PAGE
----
NEW TECHNOLOGIES
interference problems and meet licensing
requirements. A highly visible LCD provides all audio
and RF activity and adjustments, plus a RF site
scanning feature to perform radio spectrum surveys
and identify clear operating frequencies. The balanced
XLR audio output is adjustable in dB increments and
is powered by 9V battery or external DC.
The UH300D transmitter is an XLR plug -on capsule
with selectable 48V, 15V or 5V DC phantom power for
use with high -end microphones and all 300 Series
Lectrosonics receivers. Sufficient current is provided to
properly power any known electret microphone. A bias
oFF setting is also provided for use with dynamic mics
and modest line level inputs. The transmitter provides
50mW output power and up to 256 selectable UHF
frequencies. A wide input adjustment range is
combined with a high performance dual-FET input
limiter and dual LEDS allow accurate input level
adjustment and mark the onset of limiting.
The LecNet range of automatic mixers for standalone
or patch-point use with mixing desks feature a mixing
algorithm that provides seamless NOM attenuation to
eliminate feedback and background noise. The model
AM16/12 provides 16 mic-line inputs and 12
assignable line level outputs, with four outputs
switchable to mic level. The model AM8/4 provides 8
mic-line inputs with 4 assignable line level outputs. The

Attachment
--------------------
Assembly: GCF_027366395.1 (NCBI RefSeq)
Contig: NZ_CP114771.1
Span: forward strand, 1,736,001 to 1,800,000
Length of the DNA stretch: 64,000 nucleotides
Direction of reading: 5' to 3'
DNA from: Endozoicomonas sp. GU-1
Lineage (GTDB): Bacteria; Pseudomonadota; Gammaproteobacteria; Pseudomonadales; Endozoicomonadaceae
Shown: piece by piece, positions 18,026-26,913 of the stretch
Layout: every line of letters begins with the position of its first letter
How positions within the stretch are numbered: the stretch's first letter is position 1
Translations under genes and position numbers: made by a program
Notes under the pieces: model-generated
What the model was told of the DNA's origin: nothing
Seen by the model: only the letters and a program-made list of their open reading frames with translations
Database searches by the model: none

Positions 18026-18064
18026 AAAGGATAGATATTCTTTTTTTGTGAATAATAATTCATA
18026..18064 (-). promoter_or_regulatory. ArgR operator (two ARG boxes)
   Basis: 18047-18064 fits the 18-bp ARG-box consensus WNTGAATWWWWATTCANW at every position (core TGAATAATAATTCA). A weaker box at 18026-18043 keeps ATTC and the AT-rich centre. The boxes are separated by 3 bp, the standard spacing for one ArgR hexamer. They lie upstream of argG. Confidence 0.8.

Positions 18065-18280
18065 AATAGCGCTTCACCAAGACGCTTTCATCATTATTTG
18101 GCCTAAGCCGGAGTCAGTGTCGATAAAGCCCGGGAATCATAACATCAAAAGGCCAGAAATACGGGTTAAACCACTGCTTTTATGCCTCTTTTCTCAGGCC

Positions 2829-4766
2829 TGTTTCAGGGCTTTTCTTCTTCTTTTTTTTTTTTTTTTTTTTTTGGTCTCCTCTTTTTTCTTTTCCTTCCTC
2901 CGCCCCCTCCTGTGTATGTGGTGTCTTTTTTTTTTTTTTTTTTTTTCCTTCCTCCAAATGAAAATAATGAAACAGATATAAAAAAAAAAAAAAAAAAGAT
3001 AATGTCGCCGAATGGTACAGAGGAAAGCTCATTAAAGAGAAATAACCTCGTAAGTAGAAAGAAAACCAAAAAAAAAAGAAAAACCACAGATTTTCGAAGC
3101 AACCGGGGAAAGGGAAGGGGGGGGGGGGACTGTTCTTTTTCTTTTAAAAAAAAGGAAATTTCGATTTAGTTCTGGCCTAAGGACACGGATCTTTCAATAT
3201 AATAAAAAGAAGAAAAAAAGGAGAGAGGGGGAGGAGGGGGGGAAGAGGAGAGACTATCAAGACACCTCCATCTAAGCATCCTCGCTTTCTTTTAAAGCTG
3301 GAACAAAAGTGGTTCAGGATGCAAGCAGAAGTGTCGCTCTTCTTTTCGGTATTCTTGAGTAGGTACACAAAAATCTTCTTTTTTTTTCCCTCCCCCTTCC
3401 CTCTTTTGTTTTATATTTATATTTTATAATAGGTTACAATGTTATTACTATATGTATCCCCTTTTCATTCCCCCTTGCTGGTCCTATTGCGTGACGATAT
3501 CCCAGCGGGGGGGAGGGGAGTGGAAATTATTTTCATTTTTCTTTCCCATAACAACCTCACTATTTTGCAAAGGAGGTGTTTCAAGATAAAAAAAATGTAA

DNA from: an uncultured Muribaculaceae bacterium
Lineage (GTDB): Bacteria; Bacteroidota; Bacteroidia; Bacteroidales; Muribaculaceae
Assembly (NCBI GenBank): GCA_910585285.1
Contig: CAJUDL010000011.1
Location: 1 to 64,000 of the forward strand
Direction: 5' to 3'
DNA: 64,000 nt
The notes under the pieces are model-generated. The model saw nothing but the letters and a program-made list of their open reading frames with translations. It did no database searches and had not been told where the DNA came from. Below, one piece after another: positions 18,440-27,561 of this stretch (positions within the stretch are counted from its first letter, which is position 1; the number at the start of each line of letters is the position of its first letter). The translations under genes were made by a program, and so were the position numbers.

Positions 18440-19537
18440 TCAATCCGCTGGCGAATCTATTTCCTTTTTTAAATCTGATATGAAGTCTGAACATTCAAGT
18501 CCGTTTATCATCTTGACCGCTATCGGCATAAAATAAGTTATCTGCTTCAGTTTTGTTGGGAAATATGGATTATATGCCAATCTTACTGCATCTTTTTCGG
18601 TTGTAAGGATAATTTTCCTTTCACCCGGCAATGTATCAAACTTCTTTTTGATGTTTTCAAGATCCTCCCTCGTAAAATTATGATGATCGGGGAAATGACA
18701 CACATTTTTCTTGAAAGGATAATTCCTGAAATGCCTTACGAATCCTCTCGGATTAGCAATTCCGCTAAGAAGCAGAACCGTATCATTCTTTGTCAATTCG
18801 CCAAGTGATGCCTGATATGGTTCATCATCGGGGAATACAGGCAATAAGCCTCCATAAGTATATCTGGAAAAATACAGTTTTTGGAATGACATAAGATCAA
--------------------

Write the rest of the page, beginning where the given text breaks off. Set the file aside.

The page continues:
models AM8 and AM8TC provide 8 inputs with a
single master output and direct outputs on each
channel. All models can be mixed, matched and
stacked to accommodate large, complex system
requirements. LecNet software for Windows
operating systems is included with all models to
simplify setup, control and monitoring.
Raycom, UK. Tel: +44 1789 400600.
1
2 -inch ATR-108C
Twenty five years after it was introduced, the Ampex
ATR-102 is now available in a 2 -inch version as the
Ampex/Aria ATR-108C 16/8/2 -track convertible
recorder which can
be reconfigured
easily for 16 or
8 -tracks on 2 -inch
tape, or stereo on
-inch or 1/2 -inch.
All machines will be
supplied standard
with Aria Reference
Electronics, an
all-discrete pure
class -A package of
record -playback
electronics designed
by David Hill of
Crane Song. Heads
are Flux Magnetics
Mastering Series.
Although the basic deckplate and motors of the ATR-100
Series is sufficiently robust for 2 -inch operation,
converting to the wider tape required custom fabrication
of all tape path parts as well as upgrading reel motor
electronics and the power supply.
ATR Service Company, US: +1 717 852 7700.